Children can take part in the Olympic Games, as exemplified in a speech to athletes participating in the 1908 London Olympic Games:
“The most important thing in the Olympic Games is not to win but to take part, just as the most important thing in life is not the triumph, but the struggle,” said Ethelbert Talbot, the Bishop of Central Pennsylvania. “The essential thing is not to have conquered, but to have fought well.”
The first step your children can take is to learn more about the Olympics though the Internet. Along with parents, they can find information about not only the Summer Olympics but about London, the history of athletics, and background information about new Olympic champions.
Time For Kids provides excellent information about the games, past and present athletes, and the host city London.
An official website for the Olympics introduces your family to Wenlock and Mandeville, the London 2012 mascots. Families can also play games and make their own mascots.
Activity village has crafts, printables, worksheets, coloring pages, and puzzles.
A second step to being part of the games is to host a reading Olympics.
“In this activity, family members go for the gold (or whatever other color they choose) by entering books they have read in a fun series of Olympic reading events,” said Ruth Graves, author of “The RIF (Reading is Fundamental) Guide To Encouraging Young Readers.” “As a family, brainstorm a list of book games and competitions. Keep contests of skill to a minimum, and make them fun. For most events, the books themselves should be the contenders.”
As Graves explained, the list of events could include the following:
- Most number of pages read in seven minutes
- Longest list of characters in a single story
- Fastest oral reading that the family can still understand
- Longest word on a page
- Book with the most pictures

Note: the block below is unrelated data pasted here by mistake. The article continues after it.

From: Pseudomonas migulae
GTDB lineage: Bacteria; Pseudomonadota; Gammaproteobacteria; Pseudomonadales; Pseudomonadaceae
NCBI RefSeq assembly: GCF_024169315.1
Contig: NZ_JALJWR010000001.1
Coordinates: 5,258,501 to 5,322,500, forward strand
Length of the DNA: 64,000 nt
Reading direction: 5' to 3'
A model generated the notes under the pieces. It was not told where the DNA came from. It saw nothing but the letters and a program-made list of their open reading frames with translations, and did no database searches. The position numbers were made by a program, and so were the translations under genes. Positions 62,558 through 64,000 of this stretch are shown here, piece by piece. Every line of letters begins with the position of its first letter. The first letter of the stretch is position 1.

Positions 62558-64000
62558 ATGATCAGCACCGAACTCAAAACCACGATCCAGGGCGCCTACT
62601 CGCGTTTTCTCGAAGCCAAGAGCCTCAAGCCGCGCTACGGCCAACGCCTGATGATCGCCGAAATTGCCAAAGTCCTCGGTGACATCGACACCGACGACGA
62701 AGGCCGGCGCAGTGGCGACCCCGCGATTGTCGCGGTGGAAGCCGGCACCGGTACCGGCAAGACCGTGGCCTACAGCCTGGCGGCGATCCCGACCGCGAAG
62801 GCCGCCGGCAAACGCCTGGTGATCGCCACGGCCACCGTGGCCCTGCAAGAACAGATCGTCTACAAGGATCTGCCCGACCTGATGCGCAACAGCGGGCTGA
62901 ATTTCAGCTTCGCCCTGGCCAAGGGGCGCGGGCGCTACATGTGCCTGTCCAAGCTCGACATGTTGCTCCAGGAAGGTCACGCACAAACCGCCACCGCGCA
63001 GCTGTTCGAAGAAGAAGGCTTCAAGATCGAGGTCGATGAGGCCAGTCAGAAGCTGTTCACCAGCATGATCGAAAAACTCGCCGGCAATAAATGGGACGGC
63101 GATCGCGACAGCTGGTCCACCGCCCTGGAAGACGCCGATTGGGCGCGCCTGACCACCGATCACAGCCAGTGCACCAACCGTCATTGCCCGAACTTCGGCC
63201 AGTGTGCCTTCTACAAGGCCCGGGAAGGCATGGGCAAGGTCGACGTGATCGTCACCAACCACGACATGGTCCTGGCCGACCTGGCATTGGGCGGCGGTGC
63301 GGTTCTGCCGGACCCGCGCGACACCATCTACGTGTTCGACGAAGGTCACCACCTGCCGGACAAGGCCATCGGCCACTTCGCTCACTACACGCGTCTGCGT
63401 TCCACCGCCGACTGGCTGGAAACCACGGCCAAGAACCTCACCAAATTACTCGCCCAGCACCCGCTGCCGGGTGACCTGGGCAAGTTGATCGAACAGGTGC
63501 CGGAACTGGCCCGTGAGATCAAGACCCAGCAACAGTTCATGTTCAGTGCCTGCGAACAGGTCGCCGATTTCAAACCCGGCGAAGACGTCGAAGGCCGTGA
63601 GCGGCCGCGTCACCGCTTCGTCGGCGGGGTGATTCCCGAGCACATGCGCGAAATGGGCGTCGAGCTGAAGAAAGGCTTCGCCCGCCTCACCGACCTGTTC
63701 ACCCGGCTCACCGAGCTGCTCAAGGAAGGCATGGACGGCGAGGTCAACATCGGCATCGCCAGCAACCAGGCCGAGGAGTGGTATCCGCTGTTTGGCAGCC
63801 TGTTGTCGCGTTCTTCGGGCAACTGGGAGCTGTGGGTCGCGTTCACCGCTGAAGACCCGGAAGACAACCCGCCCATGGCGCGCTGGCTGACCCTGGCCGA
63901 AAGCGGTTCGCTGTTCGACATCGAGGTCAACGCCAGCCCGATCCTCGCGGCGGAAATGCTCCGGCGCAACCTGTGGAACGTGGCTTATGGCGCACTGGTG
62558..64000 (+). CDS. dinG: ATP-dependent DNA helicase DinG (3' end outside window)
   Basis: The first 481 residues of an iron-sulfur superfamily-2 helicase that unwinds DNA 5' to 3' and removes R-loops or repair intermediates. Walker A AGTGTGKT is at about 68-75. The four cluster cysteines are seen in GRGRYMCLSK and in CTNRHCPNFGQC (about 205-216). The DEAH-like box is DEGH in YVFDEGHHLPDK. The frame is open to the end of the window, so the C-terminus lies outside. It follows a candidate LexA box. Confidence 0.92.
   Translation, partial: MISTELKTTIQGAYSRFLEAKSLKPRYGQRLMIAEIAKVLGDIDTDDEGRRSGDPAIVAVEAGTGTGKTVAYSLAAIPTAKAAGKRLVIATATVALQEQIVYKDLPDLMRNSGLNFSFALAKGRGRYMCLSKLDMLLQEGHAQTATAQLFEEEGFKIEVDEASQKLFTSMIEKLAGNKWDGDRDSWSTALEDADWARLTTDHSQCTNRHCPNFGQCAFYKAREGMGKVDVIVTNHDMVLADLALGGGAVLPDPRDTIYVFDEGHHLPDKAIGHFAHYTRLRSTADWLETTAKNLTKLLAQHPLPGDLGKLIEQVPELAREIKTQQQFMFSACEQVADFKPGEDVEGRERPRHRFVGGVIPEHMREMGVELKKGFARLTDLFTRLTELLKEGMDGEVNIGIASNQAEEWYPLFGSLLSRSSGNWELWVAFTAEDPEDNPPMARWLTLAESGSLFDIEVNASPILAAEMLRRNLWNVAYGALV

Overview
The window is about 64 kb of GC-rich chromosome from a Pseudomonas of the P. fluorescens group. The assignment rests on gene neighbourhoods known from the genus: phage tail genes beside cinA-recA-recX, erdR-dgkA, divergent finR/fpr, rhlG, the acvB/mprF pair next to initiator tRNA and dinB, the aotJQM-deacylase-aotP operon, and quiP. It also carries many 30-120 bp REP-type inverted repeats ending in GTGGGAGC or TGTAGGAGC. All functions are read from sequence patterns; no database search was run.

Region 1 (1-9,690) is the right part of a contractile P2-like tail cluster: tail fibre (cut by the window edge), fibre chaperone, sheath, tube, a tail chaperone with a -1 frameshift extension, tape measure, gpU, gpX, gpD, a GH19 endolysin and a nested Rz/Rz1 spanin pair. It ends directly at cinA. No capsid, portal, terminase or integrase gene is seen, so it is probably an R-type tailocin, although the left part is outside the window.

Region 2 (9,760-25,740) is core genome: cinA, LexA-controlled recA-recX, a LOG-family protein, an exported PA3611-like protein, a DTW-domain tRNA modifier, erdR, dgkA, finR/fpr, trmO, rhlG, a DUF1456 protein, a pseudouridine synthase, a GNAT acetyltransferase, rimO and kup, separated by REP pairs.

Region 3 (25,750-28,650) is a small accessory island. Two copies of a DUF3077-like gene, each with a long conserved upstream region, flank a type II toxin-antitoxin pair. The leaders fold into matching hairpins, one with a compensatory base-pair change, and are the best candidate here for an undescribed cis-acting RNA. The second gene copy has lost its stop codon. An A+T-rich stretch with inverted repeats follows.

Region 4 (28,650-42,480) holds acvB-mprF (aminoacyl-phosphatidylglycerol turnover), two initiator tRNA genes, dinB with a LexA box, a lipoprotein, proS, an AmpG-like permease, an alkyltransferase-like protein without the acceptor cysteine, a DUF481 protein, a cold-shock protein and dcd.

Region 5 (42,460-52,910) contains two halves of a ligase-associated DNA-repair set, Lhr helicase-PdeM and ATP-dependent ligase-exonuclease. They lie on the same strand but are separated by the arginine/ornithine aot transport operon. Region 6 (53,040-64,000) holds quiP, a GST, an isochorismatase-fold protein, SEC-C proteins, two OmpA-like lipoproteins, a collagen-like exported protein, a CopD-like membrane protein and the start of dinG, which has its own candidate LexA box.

Parents can help children design medals out of poster board and paint them gold, silver and bronze.
A third and final step is to organize a back-to-school Olympics.
“With your children’s help you can sponsor an in-house Olympics anytime your family is in the mood for some engaging play,” said Steve Bennett, author of “Back to School Olympics.” “‘Events’ consist of any or all of the activities your kids will regularly do each day to get ready for school – laying out clothes for the next day, packing notebooks and other supplies in a knapsack. When you call ‘Go,’ your kids begin the designated activity. Players try to achieve their personal ‘bests’ as the games proceed. After each event, congratulate everyone for their achievements; for example, the quickest time, the neatest job, and the most creative plan for getting the task done. If you don’t have medals on hand, a certificate worth a special dessert might be in order.”
A possible dessert, in honor of the London games, is English trifle. You can find many recipes online for this layered pudding and fruit dessert that your children can help create.
Celebrate the London 2012 Summer Olympic Games with your family
Meet Wenlock and Mandeville, the mascots for the London 2012 Olympic Summer Games
Reed Markham was a member of the 2002 Olympic Winter Games News Service and an Olympic torchbearer.
Contact him at firstname.lastname@example.org